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    1. You list almost all the Legends. Not forgetting the local bands and artists. Why can’t we have compilation featuring all these artists? I think its long overdue — a Hall of Fame. The record companies took all the money. Why can’t they put something back to recognise these talented musicians?

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  5. Philip, worst is that these guys are doing nothing and they sitting with all the material. Some good compilations released a few years ago was Soul Meeting, Cape Town Sound and Cape Gold. Unfortunately I only have CDR copies . I do have original Cds available of Richard Jon Smith- Greatest hits, Jonathan Butler- I love how you love me. The invaders- Theres a light , there’s a way, The Flames- Soulfire/ Burning Soul , The Flames- Oh Yeah/ Umm mmm, Ricardo- Best of etc.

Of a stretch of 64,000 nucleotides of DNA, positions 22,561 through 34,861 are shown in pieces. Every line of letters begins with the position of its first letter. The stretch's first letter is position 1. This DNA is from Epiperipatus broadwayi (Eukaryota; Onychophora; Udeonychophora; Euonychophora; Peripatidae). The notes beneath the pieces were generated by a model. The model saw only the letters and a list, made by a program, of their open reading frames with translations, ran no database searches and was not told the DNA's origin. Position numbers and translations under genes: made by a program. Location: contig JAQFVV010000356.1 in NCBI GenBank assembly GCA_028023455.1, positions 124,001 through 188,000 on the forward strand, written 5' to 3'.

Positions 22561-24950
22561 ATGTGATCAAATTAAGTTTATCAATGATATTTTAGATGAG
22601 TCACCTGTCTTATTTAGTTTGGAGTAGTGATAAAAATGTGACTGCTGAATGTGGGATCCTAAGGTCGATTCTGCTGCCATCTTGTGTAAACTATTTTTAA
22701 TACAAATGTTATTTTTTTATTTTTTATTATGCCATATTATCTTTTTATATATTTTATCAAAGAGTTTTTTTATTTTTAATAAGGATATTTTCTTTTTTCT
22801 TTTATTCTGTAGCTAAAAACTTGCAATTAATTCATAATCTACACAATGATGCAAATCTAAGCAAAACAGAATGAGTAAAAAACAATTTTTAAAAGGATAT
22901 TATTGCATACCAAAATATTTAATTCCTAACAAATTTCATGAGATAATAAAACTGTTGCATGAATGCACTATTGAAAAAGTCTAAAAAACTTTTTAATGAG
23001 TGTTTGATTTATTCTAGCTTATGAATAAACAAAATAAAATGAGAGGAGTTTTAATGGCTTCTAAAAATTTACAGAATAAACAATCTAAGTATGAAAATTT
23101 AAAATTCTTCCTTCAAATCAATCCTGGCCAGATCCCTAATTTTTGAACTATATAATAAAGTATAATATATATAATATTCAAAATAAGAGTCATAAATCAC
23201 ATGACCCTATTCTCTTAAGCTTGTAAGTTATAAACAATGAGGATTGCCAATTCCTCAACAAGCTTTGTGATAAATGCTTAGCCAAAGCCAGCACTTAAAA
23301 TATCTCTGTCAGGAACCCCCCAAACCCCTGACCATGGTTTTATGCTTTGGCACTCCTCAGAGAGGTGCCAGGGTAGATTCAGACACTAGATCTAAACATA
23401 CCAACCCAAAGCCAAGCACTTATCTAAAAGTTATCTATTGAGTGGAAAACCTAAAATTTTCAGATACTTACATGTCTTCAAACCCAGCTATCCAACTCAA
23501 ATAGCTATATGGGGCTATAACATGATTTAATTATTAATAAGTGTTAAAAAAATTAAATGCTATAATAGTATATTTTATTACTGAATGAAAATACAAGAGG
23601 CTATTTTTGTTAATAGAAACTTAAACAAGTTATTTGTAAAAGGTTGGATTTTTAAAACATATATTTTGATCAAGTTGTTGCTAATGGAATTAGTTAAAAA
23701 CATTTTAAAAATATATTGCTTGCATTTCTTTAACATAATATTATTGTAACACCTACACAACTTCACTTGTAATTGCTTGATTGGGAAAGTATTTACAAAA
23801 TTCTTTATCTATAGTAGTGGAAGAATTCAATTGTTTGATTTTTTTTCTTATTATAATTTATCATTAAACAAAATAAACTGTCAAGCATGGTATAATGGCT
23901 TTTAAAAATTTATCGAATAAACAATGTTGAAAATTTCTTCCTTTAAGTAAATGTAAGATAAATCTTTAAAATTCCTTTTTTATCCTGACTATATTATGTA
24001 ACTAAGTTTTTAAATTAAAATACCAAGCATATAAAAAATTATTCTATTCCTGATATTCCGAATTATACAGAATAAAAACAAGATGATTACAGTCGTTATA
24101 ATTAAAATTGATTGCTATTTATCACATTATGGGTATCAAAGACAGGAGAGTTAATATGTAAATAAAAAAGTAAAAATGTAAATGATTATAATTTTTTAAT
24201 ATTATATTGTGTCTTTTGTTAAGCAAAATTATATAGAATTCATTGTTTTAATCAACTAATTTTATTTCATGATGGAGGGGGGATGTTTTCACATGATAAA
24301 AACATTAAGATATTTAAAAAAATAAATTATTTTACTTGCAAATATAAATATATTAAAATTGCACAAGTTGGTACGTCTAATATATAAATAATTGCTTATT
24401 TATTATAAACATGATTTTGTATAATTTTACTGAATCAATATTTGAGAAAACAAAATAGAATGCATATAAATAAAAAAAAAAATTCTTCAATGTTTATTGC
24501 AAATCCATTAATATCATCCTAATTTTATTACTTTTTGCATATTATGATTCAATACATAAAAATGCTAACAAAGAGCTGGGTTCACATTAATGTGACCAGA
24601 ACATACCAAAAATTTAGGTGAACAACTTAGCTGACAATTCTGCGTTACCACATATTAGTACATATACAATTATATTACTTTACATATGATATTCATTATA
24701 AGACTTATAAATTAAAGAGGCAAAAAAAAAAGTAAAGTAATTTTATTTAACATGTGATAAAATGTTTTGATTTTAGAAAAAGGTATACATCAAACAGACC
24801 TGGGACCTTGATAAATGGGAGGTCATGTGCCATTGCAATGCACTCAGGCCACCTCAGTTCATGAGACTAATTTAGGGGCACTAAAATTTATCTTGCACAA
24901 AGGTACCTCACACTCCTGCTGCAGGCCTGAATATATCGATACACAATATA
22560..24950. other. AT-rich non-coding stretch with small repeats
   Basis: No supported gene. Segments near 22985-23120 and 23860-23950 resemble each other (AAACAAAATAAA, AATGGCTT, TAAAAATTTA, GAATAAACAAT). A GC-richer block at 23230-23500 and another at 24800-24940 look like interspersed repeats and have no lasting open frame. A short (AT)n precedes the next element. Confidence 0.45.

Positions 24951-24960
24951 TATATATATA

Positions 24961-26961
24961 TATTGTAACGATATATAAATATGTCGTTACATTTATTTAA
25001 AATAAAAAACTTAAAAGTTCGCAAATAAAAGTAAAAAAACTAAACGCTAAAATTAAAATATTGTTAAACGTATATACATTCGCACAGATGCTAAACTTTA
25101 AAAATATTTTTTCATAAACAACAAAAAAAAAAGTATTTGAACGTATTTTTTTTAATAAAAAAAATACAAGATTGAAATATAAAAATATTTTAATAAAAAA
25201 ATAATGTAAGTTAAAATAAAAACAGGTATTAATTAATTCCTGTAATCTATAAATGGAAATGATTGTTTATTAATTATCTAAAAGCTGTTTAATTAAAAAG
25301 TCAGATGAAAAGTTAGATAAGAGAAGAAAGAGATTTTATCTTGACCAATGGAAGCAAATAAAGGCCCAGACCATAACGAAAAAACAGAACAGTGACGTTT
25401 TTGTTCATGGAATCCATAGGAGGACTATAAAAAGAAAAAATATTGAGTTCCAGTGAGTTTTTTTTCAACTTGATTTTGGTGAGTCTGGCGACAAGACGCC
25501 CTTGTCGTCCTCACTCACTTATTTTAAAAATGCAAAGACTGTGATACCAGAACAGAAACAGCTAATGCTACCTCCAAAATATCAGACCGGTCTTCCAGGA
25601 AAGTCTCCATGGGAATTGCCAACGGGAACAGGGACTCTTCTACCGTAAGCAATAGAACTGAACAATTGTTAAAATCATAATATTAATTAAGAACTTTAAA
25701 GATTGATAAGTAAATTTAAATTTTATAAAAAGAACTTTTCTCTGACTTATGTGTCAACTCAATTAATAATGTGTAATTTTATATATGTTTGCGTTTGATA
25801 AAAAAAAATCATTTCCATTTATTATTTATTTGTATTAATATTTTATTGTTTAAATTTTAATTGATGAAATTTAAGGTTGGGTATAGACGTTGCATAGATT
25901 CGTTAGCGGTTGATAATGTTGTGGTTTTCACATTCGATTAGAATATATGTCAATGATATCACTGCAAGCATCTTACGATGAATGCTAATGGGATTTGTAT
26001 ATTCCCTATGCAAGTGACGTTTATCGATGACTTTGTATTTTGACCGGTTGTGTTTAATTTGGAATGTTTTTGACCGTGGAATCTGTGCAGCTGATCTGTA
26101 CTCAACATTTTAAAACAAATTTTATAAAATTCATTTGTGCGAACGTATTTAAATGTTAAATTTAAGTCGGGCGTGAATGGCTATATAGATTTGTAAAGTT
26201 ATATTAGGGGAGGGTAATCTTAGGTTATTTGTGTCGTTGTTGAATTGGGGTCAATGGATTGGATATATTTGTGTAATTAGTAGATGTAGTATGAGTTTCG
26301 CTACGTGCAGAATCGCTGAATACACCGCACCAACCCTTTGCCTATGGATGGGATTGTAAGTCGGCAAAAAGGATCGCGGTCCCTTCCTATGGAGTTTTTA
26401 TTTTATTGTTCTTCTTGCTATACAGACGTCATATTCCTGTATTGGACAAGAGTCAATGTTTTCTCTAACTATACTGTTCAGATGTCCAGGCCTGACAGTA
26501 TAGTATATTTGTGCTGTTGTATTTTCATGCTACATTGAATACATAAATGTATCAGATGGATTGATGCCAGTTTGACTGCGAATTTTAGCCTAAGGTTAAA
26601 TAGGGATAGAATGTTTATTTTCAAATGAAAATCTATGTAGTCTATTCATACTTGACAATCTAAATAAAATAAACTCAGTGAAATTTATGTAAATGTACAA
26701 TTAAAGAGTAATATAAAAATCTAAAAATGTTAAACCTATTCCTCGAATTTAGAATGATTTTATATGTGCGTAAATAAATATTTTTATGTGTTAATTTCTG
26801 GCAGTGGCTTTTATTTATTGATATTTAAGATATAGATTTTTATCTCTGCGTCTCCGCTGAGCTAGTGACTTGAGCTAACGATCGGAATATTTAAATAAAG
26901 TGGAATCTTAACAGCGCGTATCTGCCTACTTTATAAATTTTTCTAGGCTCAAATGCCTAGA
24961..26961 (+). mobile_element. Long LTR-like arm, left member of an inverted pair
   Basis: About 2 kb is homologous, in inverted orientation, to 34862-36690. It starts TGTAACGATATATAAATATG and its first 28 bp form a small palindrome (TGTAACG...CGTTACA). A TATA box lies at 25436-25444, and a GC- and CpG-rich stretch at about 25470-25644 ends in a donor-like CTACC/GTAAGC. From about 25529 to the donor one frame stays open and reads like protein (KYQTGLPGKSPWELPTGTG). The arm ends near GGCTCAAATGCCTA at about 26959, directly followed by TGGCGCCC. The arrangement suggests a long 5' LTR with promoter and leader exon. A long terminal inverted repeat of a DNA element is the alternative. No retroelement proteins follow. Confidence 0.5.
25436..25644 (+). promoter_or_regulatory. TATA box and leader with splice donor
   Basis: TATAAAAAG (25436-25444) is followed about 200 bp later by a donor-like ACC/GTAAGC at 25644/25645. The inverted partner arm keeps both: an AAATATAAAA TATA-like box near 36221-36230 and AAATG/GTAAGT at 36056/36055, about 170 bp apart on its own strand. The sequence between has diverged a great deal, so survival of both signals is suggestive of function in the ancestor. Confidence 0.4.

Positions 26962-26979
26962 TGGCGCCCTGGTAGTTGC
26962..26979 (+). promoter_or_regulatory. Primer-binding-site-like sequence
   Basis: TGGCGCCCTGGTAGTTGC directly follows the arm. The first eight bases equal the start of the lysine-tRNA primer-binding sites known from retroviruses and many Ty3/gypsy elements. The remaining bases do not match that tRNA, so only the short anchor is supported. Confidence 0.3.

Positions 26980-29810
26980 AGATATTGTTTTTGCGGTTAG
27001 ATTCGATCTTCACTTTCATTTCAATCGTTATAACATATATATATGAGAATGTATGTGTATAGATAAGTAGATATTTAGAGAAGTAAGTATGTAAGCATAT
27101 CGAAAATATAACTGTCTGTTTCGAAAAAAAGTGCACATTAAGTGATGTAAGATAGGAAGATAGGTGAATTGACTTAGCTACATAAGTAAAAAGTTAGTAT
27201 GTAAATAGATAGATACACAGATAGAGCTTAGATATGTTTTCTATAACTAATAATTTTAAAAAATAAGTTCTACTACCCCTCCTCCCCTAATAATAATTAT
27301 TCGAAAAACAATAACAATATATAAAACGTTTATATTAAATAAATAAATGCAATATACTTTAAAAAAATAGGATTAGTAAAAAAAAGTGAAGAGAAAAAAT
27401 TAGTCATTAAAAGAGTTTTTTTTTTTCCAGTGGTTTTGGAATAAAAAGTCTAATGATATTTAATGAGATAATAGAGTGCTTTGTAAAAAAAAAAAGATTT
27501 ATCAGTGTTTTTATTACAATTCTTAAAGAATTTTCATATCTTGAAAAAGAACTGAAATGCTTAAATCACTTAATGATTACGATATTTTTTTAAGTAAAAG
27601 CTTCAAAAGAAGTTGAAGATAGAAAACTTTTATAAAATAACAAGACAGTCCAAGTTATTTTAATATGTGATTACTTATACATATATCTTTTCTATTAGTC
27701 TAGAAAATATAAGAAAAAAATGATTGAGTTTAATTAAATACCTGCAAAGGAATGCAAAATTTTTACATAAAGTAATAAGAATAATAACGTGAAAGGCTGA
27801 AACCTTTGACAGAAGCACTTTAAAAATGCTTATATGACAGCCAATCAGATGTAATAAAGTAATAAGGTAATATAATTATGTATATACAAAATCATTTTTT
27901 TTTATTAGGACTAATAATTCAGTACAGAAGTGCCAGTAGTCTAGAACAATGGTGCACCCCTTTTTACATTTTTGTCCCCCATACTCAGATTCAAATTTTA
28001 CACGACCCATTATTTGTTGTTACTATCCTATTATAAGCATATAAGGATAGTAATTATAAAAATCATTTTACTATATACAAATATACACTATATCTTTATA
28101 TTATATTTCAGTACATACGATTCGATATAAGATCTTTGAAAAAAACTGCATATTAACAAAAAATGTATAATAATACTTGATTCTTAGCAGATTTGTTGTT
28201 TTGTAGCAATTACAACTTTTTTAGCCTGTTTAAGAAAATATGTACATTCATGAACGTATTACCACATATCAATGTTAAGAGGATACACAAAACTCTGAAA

A dream compilation would be:

    Enchantment- The Rockets
    Ill be home- Jonathan Butler
    Heavenly- Ronnie Joyce
    We belong together- The Flood
    Guess who- The Invaders
    Tell it like it is- The Flames
    Try a little love- Lionel Petersen
    Gee baby , I’m sorry- The Prumes
    Daydreamer- Al Etto
    Julia- Ricardo
    Love wont let me wait- The Miracles feat. Neville Nash
    The greatest love of all- Pacific Express feat. Zayn Adam and Jonathan Butler
    Try me- Danny Butler
    Mr lonely- Ivan Ross
    Isnt she lovely- Lesley Kleinsmit
    Ten commandments of love- Cecil Mitchell
    Sincerely- Sophia Foster
    Sad Wedding- Colin Bones Delight and Sophia Foster
    Time is tight- Roy Petersen
    The first time- Blondie and Papa
    Hopeless love- The Movers

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  6. I am very excited to start reading. Both music and my heritage are areas I don’t know much about. Looking forward to filling in this knowledge gap!